Eating healthy meals on a regular basis can improve eyesight and help treat common eyesight problems like astigmatism, which happens when the cornea - where most of the eye’s focusing power occurs - is distorted or is not symmetrical.
Ideally, the cornea should have a round shape with a symmetrically curved surface, like a basketball. Those who have astigmatism have an oval or oblong shaped cornea, like a football.
The cornea is the clear lens in front of the colored part of the eye. When it is oval shape rather than round, it is unable to focus light rays at a single point causing vision to be blurred, fuzzy, or distorted. Overtime, perception of depth can also become distorted.
The word astigmatism comes from the Greek a- “without,” and “stigmata,” which means a mark, spot, or puncture.” Common symptoms of astigmatism also include eye pain, headaches, and fatigue.
The exact cause of astigmatism is not known but genetic plays a large part. The cornea of the eye may also lose its natural roundness over time with age. Other factors such as poor posture, stress, fatigue, sedentary lifestyle, and poor diet may also contribute to astigmatism.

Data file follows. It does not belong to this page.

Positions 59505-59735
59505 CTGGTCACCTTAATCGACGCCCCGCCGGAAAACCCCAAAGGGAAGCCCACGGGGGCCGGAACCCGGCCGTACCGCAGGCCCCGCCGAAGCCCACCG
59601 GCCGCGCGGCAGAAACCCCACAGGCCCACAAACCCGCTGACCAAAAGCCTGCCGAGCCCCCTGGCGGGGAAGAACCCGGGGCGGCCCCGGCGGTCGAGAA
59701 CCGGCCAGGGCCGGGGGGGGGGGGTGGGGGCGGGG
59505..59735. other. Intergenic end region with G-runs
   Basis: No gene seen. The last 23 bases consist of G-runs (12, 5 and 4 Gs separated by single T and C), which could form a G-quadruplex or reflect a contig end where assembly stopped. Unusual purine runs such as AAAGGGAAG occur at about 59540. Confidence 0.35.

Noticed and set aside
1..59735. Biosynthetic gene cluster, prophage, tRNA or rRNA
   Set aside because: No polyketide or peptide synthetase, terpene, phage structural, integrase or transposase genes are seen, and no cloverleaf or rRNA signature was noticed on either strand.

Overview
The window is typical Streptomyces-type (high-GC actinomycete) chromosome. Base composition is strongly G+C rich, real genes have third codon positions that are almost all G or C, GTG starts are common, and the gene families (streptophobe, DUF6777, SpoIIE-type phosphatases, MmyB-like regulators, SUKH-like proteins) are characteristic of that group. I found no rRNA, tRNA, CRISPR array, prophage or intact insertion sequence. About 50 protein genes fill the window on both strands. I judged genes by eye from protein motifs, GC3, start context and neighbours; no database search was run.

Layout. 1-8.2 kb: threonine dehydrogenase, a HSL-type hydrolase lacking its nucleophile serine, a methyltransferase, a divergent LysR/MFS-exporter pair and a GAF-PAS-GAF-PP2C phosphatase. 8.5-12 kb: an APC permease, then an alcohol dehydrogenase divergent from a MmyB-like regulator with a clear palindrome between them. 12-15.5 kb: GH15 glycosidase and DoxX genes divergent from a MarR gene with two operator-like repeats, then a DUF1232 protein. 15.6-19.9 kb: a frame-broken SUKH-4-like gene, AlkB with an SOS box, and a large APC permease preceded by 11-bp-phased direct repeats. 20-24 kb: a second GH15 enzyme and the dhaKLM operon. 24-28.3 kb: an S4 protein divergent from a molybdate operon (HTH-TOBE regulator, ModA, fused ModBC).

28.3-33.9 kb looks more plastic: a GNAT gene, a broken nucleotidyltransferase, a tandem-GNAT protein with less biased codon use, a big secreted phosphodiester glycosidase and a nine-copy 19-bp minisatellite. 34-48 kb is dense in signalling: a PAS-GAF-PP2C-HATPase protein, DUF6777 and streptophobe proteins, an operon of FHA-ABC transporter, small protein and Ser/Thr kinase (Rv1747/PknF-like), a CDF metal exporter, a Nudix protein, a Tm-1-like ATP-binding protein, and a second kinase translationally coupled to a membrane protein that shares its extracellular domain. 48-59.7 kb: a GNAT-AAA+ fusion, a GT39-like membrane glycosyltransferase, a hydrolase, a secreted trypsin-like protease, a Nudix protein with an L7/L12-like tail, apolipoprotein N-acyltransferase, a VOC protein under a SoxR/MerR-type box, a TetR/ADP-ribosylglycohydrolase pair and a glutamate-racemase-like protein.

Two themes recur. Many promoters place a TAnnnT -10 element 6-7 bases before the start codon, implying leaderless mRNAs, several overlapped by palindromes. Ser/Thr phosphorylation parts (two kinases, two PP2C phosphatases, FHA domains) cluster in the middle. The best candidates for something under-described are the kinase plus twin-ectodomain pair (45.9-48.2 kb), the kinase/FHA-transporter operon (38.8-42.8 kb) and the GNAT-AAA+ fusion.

While prescription glasses are typically recommended for treating astigmatism, they can make symptoms worse overtime. One way to improve vision and help prevent astigmatism is to eat healthy food, especially those that are rich in vitamins that keep the eyes healthy.
One of the most beneficial foods for the eyes are carrots, which is a good source of beta-carotene that converts into vitamin A, and is important for a clear eyesight. Other foods rich in vitamin A are dark green vegetables like spinach and kale, winter squash, and sweet potatoes.
Avocado is rich in lutein, which helps prevent macular degeneration and cataracts, and is also a good source of eye vitamins like vitamins A, B6, C, and E. Broccoli and eggs should be included in healthy recipes for better eyesight. Broccoli is rich in lutein, calcium, vitamin C, zeaxanthin and sulforaphane—antioxidants that promote healthier eyes.
Eggs are good sources of vitamin lutein, vitamins A, B12, D, cysteine, lecithin, protein and zinc, all of which nourish the eyes. Herbs that may help prevent and slow the progression of astigmatism include curcumin, bilberry, grapeseed extract, gentian root, pine bark extract, and gingko biloba.